The Children’s Hospital of Philadelphia’s Struan F.A. Grant, PhD, edited a new book, “The Genetics of Obesity,” that examines genetic variants associated with obesity, discusses the history of obesity research, and describes recent breakthroughs.
“There is now clear evidence that genetics plays a role in the risk of presenting with obesity, and the areas covered in this book outline the progress that has been made in defining what genomic factors have been characterized to date,” Dr. Grant said.
“The Genetics of Obesity” features chapters on genetic obesity syndromes, genome-wide association studies of obesity, and the relation of genetic pleiotropy — or when genes cause multiple physical effects — to obesity. Children’s Hospital’s Shana E. McCormack, MD, wrote the opening chapter, which gives the background of genome-wide genetic approaches. Dr. Grant, who is an associate professor of pediatrics and associate director of CHOP’s Center for Applied Genomics, contributed a chapter that discusses efforts to understand the genetic architecture of childhood obesity.
A significant portion of Dr. Grant’s research has been related to obesity and metabolic diseases. He led a study published in Nature Genetics in 2012 that discovered two new gene variants that increase the risk of common childhood obesity, and in 2013, he was co-leader of a study on the genetics of birth weight. He also has been working to better understand the genetic links between type 2 diabetes and cancer.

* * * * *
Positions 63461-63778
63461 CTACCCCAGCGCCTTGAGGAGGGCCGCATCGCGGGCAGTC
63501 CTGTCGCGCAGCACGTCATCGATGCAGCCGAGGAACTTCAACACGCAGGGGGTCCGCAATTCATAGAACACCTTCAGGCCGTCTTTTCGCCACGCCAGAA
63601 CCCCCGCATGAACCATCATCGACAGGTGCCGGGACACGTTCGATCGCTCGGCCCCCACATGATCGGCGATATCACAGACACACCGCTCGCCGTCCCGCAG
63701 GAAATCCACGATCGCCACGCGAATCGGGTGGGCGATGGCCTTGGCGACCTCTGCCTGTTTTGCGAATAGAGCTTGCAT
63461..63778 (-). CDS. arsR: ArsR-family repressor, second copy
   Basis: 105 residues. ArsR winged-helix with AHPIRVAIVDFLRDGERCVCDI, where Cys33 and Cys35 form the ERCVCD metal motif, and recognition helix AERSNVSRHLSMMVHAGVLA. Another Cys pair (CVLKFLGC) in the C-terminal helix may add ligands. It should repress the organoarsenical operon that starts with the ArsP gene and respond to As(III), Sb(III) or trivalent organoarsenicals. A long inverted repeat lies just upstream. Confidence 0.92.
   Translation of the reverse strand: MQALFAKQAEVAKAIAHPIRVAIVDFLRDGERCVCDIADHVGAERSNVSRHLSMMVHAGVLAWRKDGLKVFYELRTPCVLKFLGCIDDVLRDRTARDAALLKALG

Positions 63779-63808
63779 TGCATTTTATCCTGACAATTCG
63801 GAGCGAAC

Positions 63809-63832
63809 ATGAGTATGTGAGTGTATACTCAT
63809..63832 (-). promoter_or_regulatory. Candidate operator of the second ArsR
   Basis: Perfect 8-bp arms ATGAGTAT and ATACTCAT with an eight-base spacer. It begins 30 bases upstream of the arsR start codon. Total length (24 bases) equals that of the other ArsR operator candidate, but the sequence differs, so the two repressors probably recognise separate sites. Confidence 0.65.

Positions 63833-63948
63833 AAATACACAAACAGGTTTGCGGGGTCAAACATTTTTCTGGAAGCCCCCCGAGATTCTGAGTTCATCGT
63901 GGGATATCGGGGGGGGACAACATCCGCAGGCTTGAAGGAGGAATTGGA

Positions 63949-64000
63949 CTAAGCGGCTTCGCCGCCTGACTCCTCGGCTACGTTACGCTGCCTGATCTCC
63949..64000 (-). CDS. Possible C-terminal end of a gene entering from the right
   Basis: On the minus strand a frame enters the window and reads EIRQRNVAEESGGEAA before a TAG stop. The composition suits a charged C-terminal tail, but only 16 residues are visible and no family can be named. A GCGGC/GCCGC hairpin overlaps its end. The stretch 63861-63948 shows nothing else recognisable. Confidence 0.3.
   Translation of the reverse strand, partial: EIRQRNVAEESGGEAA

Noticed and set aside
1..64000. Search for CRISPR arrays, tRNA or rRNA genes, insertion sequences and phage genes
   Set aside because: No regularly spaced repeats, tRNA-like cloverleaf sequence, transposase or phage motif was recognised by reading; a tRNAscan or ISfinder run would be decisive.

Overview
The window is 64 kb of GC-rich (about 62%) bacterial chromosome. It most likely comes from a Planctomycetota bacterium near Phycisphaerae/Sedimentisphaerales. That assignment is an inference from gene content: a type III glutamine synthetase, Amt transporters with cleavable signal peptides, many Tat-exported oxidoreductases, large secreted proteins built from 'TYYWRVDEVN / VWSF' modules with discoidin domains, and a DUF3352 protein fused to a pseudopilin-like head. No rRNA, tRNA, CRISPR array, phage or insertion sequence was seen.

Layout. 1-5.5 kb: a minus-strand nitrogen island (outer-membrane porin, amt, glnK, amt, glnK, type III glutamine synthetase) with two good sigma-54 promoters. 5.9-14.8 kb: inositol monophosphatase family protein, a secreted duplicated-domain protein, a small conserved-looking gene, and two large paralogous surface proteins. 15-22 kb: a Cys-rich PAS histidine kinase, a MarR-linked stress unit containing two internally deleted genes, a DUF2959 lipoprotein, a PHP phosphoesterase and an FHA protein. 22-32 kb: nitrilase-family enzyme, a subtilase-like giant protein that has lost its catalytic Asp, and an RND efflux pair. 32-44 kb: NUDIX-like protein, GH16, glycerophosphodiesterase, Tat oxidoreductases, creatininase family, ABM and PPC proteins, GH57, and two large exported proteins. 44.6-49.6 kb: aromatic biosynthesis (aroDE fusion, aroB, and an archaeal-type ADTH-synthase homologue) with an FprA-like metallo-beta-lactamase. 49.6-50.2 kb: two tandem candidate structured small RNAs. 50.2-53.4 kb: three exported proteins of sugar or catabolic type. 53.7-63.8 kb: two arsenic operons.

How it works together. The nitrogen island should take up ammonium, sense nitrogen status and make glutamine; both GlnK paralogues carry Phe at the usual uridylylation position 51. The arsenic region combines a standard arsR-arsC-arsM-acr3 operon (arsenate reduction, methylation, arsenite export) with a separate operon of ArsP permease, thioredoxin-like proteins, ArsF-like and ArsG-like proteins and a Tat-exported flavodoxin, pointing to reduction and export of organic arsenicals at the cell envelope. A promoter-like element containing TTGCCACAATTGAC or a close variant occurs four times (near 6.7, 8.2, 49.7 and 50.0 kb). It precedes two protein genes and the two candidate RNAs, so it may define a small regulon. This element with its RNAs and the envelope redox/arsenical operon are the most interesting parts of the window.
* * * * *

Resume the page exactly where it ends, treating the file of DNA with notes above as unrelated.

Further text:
In his role as the book’s editor, Dr. Grant worked with contributors from institutions in the U.S., United Kingdom, France, and Germany. The authors’ affiliations include the Broad Institute, the Wellcome Trust Centre for Human Genetics, Lille Pasteur Institute, Heinrich Heine University, the University of Michigan, Imperial College London, and the University of Cambridge’s Wellcome Trust-MRC Institute of Metabolic Science.